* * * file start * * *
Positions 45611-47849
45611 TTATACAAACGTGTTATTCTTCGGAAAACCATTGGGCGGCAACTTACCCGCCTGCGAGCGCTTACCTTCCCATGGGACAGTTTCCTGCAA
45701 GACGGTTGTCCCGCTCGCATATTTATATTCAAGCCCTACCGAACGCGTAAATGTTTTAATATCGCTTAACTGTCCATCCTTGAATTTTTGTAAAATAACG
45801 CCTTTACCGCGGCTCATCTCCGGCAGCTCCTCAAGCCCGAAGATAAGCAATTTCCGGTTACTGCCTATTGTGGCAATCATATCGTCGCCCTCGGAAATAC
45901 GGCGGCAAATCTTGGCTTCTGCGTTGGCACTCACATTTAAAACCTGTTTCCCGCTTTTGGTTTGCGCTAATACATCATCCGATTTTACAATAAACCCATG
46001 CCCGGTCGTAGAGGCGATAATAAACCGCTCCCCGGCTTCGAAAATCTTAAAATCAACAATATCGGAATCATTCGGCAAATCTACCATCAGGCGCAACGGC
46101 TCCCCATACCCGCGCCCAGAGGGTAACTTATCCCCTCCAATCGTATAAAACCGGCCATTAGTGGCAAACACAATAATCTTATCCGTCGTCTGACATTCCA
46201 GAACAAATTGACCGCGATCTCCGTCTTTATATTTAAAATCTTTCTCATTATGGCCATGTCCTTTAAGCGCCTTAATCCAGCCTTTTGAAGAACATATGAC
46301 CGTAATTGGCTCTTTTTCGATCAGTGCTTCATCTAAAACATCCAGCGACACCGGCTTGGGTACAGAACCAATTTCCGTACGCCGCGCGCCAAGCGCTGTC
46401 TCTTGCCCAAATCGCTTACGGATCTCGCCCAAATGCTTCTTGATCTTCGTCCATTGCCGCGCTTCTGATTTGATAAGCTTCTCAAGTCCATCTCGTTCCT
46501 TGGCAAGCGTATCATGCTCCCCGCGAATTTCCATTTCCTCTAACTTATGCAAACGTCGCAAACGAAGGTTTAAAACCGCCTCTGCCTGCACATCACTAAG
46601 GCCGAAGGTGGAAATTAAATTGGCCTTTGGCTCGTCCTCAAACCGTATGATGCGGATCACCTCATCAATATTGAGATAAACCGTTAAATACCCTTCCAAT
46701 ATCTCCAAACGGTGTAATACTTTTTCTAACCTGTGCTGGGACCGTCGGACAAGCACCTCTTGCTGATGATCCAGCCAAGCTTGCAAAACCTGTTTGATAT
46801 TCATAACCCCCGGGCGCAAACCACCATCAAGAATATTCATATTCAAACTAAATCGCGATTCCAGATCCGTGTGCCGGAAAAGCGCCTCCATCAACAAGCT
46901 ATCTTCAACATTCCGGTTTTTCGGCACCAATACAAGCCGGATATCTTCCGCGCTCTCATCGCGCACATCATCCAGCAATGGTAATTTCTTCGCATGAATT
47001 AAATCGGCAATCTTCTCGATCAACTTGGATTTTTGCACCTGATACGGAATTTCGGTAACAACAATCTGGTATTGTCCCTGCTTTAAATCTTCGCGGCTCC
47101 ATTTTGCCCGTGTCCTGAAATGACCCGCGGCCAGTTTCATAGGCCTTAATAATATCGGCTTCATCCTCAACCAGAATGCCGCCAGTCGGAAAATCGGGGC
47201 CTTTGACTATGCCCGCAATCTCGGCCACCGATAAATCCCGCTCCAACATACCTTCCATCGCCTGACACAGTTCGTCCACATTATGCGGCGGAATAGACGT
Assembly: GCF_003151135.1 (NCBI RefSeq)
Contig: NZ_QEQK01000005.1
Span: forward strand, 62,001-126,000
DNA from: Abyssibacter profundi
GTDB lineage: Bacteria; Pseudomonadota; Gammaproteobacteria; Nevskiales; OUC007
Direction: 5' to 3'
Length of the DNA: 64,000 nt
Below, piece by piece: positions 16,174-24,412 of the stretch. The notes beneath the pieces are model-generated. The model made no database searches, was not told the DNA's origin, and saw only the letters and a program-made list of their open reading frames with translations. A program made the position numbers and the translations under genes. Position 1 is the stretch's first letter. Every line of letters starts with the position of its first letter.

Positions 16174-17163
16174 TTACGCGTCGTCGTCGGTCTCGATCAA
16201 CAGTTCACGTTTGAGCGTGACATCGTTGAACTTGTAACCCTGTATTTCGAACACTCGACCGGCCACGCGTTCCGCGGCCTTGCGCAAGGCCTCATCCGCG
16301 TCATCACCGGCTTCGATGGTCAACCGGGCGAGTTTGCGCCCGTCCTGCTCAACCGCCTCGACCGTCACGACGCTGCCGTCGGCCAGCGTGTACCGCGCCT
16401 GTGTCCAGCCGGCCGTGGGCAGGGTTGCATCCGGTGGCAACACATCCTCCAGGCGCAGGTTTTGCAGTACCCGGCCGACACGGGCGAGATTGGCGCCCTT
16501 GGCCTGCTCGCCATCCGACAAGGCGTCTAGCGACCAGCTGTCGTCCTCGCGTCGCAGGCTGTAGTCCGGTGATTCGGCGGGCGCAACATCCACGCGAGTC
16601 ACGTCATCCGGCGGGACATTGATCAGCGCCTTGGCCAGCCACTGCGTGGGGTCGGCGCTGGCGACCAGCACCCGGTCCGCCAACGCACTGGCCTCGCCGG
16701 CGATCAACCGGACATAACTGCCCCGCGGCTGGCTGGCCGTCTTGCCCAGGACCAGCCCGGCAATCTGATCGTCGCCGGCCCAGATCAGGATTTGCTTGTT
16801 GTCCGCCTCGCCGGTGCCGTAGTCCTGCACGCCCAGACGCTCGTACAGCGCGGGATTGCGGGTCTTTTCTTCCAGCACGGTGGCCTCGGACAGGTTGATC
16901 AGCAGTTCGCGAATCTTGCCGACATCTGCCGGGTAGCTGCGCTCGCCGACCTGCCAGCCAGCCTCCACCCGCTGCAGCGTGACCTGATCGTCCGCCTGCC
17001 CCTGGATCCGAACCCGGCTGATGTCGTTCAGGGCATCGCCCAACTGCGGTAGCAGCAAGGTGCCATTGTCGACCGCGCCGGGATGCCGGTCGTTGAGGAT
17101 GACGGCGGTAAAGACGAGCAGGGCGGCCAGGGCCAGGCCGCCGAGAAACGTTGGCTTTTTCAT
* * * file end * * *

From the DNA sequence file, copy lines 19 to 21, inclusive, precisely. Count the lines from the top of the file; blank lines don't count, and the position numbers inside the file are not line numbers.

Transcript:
Assembly: GCF_003151135.1 (NCBI RefSeq)
Contig: NZ_QEQK01000005.1
Span: forward strand, 62,001-126,000